The law also includes a number of anti-retaliation protections for tax whistleblowers, including the right to reinstatement and double back-pay; prohibition of mandatory arbitration; expeditious administrative remedies with the right to go to federal court for a jury trial; and compensatory damages such as special damages, attorneys' fees, and costs, awarded only to a whistleblower who prevails in an employment case. The Taxpayer First Act also improves upon the existing IRS whistleblower reward program by permitting full and open communication between the IRS Whistleblower Office and whistleblowers to facilitate cooperation between whistleblowers and the IRS necessary to fully prosecute tax frauds.
“The Taxpayer First Act closes the largest loophole in corporate protections,” stated tax fraud whistleblower attorney Stephen M. Kohn, a partner at Kohn, Kohn & Colapinto. “For the first time employees who expose tax fraud, which often include violations of the Bank Secrecy Act and anti-money laundering law, are protected from retaliation. Whistleblowers have uncovered tens of billions of dollars in tax frauds yet lacked minimum job protections.”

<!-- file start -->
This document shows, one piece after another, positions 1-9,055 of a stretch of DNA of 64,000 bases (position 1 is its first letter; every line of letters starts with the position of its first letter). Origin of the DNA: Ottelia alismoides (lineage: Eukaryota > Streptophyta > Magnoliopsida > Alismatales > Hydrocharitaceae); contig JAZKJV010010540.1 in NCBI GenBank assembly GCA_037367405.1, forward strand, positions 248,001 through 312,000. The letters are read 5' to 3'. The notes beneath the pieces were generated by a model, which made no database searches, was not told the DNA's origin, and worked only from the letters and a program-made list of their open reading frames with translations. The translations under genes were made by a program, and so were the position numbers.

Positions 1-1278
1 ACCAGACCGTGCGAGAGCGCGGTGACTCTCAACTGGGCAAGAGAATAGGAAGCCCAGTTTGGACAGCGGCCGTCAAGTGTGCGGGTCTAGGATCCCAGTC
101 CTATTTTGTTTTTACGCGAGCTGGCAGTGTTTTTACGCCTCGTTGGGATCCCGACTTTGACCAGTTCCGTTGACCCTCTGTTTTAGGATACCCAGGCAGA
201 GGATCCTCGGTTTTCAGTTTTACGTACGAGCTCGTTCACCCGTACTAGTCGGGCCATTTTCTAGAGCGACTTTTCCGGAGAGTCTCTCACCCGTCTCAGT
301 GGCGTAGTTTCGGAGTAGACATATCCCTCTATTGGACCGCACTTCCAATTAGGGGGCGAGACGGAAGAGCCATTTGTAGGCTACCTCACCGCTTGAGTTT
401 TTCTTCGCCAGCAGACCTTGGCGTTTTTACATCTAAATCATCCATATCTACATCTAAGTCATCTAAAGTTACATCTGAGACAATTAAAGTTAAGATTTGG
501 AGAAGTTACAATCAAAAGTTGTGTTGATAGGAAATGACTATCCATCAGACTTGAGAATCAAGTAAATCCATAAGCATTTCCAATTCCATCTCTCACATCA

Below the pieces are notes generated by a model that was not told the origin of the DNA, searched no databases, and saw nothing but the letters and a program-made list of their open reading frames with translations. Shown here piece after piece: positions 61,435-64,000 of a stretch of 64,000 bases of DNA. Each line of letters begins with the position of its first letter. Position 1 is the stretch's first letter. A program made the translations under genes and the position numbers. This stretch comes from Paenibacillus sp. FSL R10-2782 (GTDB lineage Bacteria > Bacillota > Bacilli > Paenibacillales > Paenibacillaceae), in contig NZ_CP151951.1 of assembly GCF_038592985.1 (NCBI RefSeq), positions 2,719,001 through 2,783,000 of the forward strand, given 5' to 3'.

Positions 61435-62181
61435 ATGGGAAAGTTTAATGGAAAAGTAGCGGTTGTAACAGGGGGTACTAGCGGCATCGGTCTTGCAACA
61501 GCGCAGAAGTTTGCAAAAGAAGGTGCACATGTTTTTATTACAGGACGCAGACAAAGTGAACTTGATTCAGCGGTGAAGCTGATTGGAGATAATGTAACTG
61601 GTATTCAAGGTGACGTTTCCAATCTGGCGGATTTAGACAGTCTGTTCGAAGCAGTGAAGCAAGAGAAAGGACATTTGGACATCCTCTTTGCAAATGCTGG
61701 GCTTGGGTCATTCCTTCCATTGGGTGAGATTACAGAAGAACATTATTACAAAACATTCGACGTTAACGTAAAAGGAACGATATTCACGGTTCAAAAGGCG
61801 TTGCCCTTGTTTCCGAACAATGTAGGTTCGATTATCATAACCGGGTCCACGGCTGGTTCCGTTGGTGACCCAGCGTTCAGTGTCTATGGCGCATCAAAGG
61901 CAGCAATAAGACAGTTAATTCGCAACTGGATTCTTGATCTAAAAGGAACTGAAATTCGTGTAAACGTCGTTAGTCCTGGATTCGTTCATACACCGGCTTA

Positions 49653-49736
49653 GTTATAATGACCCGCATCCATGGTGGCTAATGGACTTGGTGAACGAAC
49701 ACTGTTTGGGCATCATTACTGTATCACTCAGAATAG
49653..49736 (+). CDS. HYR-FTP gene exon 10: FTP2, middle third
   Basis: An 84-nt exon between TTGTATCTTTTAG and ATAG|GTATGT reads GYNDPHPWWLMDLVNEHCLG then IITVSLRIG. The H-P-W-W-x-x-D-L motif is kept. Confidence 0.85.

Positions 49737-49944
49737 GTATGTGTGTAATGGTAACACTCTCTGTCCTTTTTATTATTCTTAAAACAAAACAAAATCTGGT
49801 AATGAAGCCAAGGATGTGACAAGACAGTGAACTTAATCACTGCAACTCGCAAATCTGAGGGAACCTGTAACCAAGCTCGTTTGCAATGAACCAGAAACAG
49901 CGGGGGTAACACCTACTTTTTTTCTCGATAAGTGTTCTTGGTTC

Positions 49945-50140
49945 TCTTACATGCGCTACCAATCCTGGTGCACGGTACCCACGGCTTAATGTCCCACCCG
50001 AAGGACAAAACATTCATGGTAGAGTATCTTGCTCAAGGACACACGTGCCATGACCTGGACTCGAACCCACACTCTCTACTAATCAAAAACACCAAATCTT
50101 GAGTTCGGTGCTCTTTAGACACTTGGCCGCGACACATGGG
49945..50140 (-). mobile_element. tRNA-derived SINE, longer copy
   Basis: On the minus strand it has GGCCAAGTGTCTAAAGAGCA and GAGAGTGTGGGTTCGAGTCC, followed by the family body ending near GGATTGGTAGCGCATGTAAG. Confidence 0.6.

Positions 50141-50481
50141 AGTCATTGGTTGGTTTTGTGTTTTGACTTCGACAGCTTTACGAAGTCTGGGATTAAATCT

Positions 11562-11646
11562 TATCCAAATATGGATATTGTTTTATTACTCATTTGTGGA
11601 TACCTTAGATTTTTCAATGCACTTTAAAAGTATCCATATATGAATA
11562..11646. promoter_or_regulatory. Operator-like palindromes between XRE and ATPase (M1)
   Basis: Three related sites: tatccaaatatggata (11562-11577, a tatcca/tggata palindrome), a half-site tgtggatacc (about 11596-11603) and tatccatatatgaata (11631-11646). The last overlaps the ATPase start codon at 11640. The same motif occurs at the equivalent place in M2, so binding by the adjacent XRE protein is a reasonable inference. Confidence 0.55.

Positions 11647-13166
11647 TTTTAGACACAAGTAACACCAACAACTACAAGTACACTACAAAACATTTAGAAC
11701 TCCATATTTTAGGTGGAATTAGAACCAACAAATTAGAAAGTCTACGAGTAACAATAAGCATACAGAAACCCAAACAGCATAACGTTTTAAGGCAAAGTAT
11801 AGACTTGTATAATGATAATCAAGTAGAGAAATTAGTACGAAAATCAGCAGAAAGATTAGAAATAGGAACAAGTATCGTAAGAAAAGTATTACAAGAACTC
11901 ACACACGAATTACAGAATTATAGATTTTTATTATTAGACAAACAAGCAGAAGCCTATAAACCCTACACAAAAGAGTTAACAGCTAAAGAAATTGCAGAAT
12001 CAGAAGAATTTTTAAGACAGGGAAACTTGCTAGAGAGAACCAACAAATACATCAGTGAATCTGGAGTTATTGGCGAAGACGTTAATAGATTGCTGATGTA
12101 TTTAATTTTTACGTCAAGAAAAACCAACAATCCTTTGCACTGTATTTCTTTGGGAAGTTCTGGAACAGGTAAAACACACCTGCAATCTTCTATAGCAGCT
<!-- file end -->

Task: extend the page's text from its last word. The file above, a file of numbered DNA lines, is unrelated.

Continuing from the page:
His partners worked closely with whistleblower attorney Dean Zerbe, a senior policy analyst at the National Whistleblower Center and partner at Zerbe, Miller, Fingeret, Frank & Jadav, and the National Whistleblower Center for several years promoting the reforms.
“Today’s IRS reform bill includes much-needed reform in the tax whistleblower program to allow improved and greater communication with tax whistleblowers,” Zerbe stated. “Currently, it can be frustrating for the whistleblower — who commonly gets little to no information about the status of her submission to the IRS. Today, Congress directs the IRS to open the kimono a little bit so that whistleblowers can know the key facts about their submission — such as whether the IRS has referred the matter for exam and whether the taxpayer has made a tax payment. The improved communication with the whistleblower will be a big help to the IRS whistleblower program — providing comfort to whistleblowers and encouraging new whistleblowers to come forward.”
The IRS sent out a statement Tuesday praising the legislation. "The IRS welcomes passage of the Taxpayer First Act, and we are pleased this important legislation received full bipartisan support," said the IRS. "IRS leaders have had extensive discussions with Congress about this measure for more than a year as it was being developed. The legislation is wide-ranging and touches on a number of areas across the IRS. We believe these changes and many others in the bill will help the IRS and the nation’s tax administration system move forward."